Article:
IRS agents often refer to Chapter 4 in IRS Publication 550, “Special Rules for Traders.” Here’s an excerpt:

The following facts and circumstances should be considered in determining if your activity is a securities trading business.

  • Typical holding periods for securities bought and sold.
  • The frequency and dollar amount of your trades during the year.
  • The extent to which you pursue the activity to produce income for a livelihood.
  • The amount of time you devote to the activity. 

The words “substantial, regular, frequent, and continuous” are robust terms, yet case law doesn’t give a bright-line test with exact numbers.

The publication mentions holding period, frequency, and dollar amount of trades, as well as time devoted by the taxpayer. It also says the intention to make a livelihood, an essential element in defeating the hobby-loss rules. Trading is not personal or recreational, which are the key terms used in hobby-loss case law.

Golden Rules
We base our golden rules on trader tax court cases and our vast experience with IRS and state controversy for traders. The trader:

Trades full time or part time, for a good portion of the day, almost every day the markets are open. Part-time and money-losing traders face more IRS scrutiny, and individuals face more scrutiny than entity traders.

Hours: Spends more than four hours per day, almost every market day working on his trading business. All-time in the trading activity counts, including execution of trade orders, research, administration, accounting, education, travel, meetings, and more.

Few sporadic lapses: Has infrequent lapses in the trading business during the year. Traders can take vacations, sick time, and personal time off just like everyone else.

Frequency: Executes trades on close to four days per week, every week. Recent tax-court cases show that to help prevent IRS challenge of a TTS claim; it is wise to trade close to four days per week or 75% of available trading days — even if this requires the taxpayer to make smaller trades with reduced risk on otherwise non-trading days.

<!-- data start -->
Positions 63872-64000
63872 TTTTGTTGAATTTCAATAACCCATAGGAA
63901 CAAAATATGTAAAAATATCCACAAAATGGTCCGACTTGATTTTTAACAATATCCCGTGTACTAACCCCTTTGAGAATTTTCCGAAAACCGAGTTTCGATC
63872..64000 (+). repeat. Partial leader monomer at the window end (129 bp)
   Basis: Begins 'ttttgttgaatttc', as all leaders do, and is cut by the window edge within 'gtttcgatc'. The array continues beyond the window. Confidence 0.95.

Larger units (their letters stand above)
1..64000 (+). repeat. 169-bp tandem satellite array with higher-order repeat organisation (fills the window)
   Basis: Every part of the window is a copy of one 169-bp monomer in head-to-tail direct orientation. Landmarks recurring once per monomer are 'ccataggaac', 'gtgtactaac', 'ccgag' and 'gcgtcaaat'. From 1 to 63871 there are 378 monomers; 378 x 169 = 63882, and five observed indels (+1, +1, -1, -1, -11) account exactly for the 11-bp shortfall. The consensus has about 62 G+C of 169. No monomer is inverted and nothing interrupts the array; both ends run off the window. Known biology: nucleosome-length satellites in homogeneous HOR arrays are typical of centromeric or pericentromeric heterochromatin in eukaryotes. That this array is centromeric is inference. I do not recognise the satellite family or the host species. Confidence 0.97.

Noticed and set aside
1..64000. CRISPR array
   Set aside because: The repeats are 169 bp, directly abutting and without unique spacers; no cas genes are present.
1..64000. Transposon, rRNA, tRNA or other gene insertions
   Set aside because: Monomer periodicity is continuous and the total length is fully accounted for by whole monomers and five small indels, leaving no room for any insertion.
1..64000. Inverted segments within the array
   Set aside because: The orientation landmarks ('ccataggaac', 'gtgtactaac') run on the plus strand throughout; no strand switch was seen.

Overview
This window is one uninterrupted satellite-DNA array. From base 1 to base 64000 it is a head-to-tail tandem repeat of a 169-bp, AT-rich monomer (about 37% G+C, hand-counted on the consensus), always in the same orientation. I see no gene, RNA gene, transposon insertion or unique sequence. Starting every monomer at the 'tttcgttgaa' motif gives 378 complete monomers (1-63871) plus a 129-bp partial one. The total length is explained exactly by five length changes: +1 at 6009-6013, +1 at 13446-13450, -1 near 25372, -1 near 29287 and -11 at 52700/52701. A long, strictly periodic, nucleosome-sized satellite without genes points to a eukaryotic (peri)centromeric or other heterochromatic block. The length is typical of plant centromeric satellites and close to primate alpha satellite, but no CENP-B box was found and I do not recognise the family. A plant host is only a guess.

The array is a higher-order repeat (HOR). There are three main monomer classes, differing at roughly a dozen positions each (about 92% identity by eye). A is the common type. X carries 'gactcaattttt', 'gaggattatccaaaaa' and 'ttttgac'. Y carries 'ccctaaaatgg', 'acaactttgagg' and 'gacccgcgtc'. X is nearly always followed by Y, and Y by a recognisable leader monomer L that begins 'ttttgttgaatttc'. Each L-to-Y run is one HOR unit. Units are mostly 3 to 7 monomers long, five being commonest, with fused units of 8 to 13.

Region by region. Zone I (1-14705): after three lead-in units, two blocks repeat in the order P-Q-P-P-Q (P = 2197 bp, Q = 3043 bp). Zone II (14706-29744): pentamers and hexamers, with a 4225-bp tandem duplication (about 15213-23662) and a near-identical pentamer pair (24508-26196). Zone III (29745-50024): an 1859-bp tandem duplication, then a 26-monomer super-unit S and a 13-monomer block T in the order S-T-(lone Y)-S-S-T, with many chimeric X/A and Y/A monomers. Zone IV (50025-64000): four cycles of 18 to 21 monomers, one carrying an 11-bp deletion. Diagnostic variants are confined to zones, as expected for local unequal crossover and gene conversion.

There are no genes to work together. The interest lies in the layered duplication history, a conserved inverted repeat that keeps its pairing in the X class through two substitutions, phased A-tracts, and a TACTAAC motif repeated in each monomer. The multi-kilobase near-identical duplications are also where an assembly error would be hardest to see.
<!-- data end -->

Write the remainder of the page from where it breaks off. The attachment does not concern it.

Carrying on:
Volume: Makes 720 total trades per year (Poppe court) on an annualized basis. The buy and sell count as two total trades.  The court mentioned Poppe having 60 trades per month. During the year, it’s crucial to consider the volume of trades daily. We recommend 720 trades per year — about four trades per day, four days per week, 16 trades per week, and 60 trades a month.

The markets are open approximately 250 days, and with personal days and holidays, you might be able to trade on 240 days. A 75% frequency equals 180 days per year, so 720 total trades divided by 180 trading days equals four trades per day.

Holding period: Makes mostly day trades or swing trades. The IRS stated that the holding period is the most critical factor, and in the Endicott court, the IRS said average holding period must be 31 days or less. That’s a bright-line test.

Intention: Has the intention to run a business and make a living. Traders must have the intention to run a separate trading business — trading his or her own money — but it doesn’t have to be one’s exclusive or primary means of making a living. The key word is “a” living, which means it can be a supplemental living.

Operations: Has significant business equipment, education, business services, and a home office. Most business traders have multiple monitors, computers, mobile devices, cloud services, trading services, and subscriptions, education expenses, high-speed broadband, wireless, and a home office.

Account size: Has a material account size. Securities traders need to have $25,000 on deposit with a U.S.-based broker to achieve “pattern day trader” (PDT) status. We like to see more than $15,000 for trading other financial instruments.

What doesn’t qualify?
Don’t count these three types of trading activity for TTS qualification: Automated trading without much involvement by the trader (but a trader creating his or her program qualifies); engaging a professional outside investment manager; and trading in retirement funds. Do not include these trades in the golden rule calculations.

1. Automated trading. An entirely canned automated trading service — sometimes referred to as an “expert adviser” program in the forex area — with little to no involvement by the trader doesn’t help TTS; in fact, it can undermine it. The IRS may view this type of automated trading service the same as a trader who uses a broker to make most buy and sell decisions and executions. On the other hand, if the trader can show he’s very involved with the automated trading program or service — perhaps by writing the code or algorithms, setting the entry and exit signals, and turning over only execution to the program — the IRS may not count the automated trading activity against the trader.

Some traders use a “trade copying” service and copy close to 100% of the trades. Trade copying can be similar to using a canned automated service or outside adviser, where the copycat trader does not qualify for TTS on those trades.

2. Engaging a money manager. Hiring a registered investment adviser (RIA) or commodity trading adviser (CTA) — whether they are duly registered or exempt from registration — to trade one’s account doesn’t count toward TTS qualification.

3. Trading retirement funds. Achieve TTS through trading taxable accounts. Trading activity in non-taxable retirement accounts doesn’t count for purposes of TTS qualification.

For more in-depth information on trader tax status, see Green’s 2019 Trader Tax Guide.